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Naming and shaming of employers failing to pay the minimum wage

Employers who fail to pay the national minimum wage (NMW) will be publicly named and shamed, Employment Relations Minister Jo
Swinson has announced. The revised NMW naming scheme comes into effect in October 2013 and will strip back restrictions, making it simpler for governmentto name more employers who break the law.

The new rules are part of government efforts to toughen up enforcement of the NMW and increase compliance. By naming employers
it is hoped that bad publicity will be an additional deterrent to employers who would otherwise be tempted not to pay the NMW, the Department for Business, Innovation and Skills has said. The measure is on top of financial penalties which employers already face if they fail to pay NMW.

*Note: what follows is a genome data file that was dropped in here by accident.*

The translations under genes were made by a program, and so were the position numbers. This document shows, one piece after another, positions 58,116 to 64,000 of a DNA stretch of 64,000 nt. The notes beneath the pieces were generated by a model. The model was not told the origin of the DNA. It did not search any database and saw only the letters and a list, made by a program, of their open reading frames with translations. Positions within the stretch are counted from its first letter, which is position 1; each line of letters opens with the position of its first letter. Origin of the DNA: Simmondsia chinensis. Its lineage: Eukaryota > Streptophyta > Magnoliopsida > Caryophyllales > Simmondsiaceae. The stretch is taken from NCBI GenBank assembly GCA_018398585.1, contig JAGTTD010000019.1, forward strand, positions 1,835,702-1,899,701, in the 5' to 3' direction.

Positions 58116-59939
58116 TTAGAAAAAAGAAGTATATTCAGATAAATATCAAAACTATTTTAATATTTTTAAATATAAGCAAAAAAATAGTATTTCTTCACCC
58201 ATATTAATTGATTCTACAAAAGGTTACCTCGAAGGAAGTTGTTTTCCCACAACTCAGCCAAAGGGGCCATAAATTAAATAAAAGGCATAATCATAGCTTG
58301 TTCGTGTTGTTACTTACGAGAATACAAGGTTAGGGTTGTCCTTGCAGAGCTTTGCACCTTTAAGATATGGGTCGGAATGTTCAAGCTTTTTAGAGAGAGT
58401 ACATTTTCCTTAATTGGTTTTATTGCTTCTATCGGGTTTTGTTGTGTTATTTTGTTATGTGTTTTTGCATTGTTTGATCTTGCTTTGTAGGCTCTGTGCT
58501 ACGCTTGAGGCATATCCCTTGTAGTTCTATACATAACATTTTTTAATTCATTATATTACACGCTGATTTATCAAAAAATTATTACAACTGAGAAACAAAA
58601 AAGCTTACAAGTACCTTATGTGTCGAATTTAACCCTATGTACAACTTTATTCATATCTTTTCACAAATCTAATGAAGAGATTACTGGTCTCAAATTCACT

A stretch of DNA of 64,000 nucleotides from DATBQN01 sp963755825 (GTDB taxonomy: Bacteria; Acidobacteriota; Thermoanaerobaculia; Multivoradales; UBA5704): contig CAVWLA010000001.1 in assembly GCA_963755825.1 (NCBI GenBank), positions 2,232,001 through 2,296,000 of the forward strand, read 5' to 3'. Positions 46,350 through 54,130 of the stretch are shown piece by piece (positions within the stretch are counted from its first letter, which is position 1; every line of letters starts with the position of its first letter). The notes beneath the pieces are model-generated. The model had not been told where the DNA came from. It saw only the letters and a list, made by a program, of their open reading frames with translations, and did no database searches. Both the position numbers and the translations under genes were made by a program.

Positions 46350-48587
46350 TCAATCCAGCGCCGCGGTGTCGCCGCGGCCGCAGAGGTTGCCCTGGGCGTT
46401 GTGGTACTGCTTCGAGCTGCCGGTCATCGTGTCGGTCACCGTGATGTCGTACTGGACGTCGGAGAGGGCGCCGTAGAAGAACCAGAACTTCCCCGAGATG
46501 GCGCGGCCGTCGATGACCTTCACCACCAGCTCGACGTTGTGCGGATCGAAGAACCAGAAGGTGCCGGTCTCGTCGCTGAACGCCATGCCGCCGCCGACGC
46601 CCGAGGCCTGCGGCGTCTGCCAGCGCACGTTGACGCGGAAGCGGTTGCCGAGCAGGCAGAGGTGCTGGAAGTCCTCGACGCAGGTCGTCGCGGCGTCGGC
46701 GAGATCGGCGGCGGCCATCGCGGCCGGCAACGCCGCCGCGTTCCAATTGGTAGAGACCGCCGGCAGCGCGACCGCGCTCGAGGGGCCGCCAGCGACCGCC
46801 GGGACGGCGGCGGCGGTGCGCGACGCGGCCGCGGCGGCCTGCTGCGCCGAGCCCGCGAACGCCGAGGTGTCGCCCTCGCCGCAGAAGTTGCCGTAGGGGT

Under the original scheme, employers had to meet to workers had to be at least £2,000 and the average per worker at least
£500 before an employer could be referred to the Department for Business, Innovation & Skills from HM Revenue & Customs for naming. The revised scheme will remove these restrictions so that any employer who breaks minimum wage law can be named.

In 2012 to 2013 HMRC identified 736 employers who had failed to pay the national minimum wage leading to the recovery of £3.9 million in unpaid wages for over 26,500 workers.

For more information, please see the Department for Business, Innovation and Skills website.